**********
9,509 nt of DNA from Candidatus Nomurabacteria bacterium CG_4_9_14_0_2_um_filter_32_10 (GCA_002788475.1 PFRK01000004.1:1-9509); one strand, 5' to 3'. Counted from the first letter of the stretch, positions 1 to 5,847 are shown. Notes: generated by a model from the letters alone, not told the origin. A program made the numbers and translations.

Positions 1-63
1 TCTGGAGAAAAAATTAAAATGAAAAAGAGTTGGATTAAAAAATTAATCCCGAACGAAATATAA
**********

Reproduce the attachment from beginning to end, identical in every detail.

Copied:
9,509 nt of DNA from Candidatus Nomurabacteria bacterium CG_4_9_14_0_2_um_filter_32_10 (GCA_002788475.1 PFRK01000004.1:1-9509); one strand, 5' to 3'. Counted from the first letter of the stretch, positions 1 to 5,847 are shown. Notes: generated by a model from the letters alone, not told the origin. A program made the numbers and translations.

Positions 1-63
1 TCTGGAGAAAAAATTAAAATGAAAAAGAGTTGGATTAAAAAATTAATCCCGAACGAAATATAA